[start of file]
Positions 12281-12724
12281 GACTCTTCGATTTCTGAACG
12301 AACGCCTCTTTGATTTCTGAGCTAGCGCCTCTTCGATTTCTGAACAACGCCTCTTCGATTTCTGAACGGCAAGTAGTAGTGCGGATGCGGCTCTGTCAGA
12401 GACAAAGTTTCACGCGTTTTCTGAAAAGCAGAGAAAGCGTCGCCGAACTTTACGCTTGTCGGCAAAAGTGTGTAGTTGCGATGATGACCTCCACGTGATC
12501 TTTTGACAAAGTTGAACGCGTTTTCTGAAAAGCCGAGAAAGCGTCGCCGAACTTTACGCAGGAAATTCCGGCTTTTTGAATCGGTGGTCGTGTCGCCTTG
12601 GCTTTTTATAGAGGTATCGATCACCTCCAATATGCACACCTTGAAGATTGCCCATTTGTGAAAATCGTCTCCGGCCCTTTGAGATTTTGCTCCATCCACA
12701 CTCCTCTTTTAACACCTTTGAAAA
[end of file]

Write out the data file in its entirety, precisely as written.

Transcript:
Positions 12281-12724
12281 GACTCTTCGATTTCTGAACG
12301 AACGCCTCTTTGATTTCTGAGCTAGCGCCTCTTCGATTTCTGAACAACGCCTCTTCGATTTCTGAACGGCAAGTAGTAGTGCGGATGCGGCTCTGTCAGA
12401 GACAAAGTTTCACGCGTTTTCTGAAAAGCAGAGAAAGCGTCGCCGAACTTTACGCTTGTCGGCAAAAGTGTGTAGTTGCGATGATGACCTCCACGTGATC
12501 TTTTGACAAAGTTGAACGCGTTTTCTGAAAAGCCGAGAAAGCGTCGCCGAACTTTACGCAGGAAATTCCGGCTTTTTGAATCGGTGGTCGTGTCGCCTTG
12601 GCTTTTTATAGAGGTATCGATCACCTCCAATATGCACACCTTGAAGATTGCCCATTTGTGAAAATCGTCTCCGGCCCTTTGAGATTTTGCTCCATCCACA
12701 CTCCTCTTTTAACACCTTTGAAAA